April 6, 2010 -- Eating a diet rich in fruits and vegetables is good for
many reasons, but don't expect it to offer much protection against cancer,
according to a new study.
The researchers aren't saying the fruits and vegetables have no effect.
"Fruits and vegetables are likely to be protective, although the effect is not
likely to be large," says study author Paolo Boffetta, MD, MPH, deputy director
of The Tisch Cancer Institute at Mount Sinai School of Medicine in New
But he hastens to add that eating plenty of fruits and vegetables is good
for a number of other reasons, such as reducing the risk of cardiovascular
disease. His study looked at the big picture, he tells WebMD, and so it's still
possible that specific fruits and vegetables, or substances in them, could be
''In the past, there was a strong belief that fruits and vegetables were
strongly protective against cancer," Boffetta says. "In the last 10 or 15 years
there have been a number of studies that did not confirm this
So Boffetta and his colleagues analyzed data from the large EPIC study
(European Prospective Investigation Into Cancer and Nutrition). It included
more than 142,000 men and 335,000 women from 10 Western European countries,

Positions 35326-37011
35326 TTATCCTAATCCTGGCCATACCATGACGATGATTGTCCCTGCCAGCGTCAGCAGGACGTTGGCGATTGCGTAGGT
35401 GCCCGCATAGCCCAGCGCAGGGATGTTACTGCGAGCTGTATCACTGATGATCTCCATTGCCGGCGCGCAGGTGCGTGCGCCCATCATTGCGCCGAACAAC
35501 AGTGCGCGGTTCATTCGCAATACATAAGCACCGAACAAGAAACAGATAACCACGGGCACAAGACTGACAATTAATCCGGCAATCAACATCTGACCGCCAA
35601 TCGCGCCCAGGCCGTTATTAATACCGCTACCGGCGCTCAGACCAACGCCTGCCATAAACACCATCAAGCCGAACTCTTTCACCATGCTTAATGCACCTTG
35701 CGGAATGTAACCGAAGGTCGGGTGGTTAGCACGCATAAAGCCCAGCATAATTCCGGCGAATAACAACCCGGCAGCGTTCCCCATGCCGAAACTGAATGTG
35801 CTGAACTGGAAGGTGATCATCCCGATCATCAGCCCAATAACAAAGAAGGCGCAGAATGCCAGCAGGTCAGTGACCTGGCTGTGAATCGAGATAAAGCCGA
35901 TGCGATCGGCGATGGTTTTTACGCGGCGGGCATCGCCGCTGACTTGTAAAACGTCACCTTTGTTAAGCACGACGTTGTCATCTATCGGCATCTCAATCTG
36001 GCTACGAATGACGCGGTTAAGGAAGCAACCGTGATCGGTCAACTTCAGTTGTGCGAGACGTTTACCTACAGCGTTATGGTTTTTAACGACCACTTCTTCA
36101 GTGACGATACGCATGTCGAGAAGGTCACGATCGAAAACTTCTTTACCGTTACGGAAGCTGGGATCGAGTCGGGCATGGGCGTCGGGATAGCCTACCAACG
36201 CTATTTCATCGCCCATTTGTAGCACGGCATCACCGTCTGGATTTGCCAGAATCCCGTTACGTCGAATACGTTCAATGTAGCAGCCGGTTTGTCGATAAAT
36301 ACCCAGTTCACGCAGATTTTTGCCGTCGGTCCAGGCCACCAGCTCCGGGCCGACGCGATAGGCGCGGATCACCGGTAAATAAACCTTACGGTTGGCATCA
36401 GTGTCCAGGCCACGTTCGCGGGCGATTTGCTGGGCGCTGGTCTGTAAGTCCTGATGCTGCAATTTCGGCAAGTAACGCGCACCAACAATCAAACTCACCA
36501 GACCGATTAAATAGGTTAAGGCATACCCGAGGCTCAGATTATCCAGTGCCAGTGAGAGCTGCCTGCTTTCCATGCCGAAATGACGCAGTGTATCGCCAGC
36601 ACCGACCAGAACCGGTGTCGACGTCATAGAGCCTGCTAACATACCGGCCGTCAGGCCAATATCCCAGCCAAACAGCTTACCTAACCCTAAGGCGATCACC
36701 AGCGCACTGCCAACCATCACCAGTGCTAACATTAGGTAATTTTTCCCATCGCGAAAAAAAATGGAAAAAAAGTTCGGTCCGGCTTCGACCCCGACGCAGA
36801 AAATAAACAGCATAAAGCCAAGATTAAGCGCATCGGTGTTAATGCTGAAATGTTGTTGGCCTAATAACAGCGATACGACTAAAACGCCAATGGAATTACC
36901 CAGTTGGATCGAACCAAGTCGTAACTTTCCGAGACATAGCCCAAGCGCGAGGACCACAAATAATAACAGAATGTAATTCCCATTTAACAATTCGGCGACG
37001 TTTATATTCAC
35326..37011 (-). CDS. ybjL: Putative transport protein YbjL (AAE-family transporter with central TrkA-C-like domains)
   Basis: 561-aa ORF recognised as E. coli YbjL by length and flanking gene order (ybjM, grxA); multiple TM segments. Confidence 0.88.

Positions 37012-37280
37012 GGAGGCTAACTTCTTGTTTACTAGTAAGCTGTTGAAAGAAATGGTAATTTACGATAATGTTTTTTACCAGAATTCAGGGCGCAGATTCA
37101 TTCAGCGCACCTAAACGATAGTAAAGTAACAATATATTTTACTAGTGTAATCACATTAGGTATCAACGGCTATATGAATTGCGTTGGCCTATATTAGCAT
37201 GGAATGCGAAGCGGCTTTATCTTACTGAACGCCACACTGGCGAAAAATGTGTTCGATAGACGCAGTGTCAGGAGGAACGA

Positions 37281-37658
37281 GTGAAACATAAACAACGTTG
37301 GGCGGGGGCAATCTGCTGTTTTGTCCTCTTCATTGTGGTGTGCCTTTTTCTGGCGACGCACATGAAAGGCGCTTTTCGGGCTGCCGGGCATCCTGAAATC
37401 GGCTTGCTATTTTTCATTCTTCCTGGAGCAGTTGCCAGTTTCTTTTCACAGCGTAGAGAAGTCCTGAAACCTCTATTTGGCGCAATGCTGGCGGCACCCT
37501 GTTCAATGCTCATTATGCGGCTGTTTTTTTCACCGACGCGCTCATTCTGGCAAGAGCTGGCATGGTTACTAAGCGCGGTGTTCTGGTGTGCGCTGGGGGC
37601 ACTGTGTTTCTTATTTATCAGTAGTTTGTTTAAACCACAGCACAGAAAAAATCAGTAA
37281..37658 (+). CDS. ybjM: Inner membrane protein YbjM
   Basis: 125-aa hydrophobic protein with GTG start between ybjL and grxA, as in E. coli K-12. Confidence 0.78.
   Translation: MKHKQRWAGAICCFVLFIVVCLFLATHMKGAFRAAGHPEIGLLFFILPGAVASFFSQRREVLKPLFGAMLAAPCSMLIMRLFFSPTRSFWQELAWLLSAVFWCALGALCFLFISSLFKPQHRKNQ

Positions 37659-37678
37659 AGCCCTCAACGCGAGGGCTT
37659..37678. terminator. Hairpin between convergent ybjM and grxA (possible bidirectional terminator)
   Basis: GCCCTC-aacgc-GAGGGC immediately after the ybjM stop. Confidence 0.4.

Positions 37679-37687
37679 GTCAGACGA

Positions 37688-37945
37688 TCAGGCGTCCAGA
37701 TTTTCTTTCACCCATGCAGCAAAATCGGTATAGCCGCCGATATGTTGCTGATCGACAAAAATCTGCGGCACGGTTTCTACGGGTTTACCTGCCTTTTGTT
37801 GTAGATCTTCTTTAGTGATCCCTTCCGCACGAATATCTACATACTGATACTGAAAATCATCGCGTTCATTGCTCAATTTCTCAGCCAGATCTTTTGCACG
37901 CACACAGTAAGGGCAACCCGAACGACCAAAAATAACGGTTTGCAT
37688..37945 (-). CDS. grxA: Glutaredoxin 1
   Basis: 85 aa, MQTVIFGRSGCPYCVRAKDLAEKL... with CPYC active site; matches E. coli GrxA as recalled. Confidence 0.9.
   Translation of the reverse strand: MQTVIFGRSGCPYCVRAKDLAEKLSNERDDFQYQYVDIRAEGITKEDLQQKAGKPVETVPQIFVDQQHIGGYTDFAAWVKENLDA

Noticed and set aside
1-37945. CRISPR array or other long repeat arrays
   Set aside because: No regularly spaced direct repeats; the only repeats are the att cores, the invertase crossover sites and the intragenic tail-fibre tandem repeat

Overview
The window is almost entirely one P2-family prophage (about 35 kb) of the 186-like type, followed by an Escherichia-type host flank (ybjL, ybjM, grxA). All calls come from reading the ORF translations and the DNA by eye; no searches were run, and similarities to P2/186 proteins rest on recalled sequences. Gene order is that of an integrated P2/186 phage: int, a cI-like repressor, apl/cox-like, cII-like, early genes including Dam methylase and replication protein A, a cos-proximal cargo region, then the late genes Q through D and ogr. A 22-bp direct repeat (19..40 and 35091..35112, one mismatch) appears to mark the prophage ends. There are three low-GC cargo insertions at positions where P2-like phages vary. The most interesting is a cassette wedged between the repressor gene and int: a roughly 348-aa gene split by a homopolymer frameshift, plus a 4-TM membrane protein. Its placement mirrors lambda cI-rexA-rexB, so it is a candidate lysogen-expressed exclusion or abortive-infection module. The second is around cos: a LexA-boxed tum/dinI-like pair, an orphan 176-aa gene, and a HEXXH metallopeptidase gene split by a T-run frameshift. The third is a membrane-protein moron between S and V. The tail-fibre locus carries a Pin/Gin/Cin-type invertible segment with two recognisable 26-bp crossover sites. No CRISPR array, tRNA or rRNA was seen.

evaluated between 1992 and 2000.
The researchers looked at detailed dietary information and asked about
alcohol intake, smoking, and other lifestyle habits.
After a median follow-up of nearly nine years, Boffetta's team looked at the
association between fruit and vegetables and cancer risk and focused on the
effect of increasing intake.
More than 30,000 participants learned they had cancer during the follow-up
Fruits, Vegetables, and Cancer Risk: Results
The median intake of fruits and vegetables was 335 grams a day, the
equivalent of about two and a quarter apples. "One apple or one fruit is
about 150 grams," Boffetta says.
They looked at the effect of increasing intake. "The more you eat, the more
protective," Boffetta tells WebMD, "but the magnitude of this effect is very
For instance, he says, those who increased their intake by about 200 grams a
day, or about 1.5 servings a day, had a 3% or 4% reduced risk of getting
The effect was weaker for fruits when considered alone than for vegetables,
Boffetta is not certain whether the findings hold for a U.S. population, but
he speculates they probably do.
It's also possible that certain substances in specific fruits or vegetables
may be more protective, Boffetta says. Lycopene, a substance found in tomatoes,
for instance, has been found to reduce prostate cancer risk.
"Our purpose was really to look at the big picture," he says. "It's a little
diluted when you look at the big picture."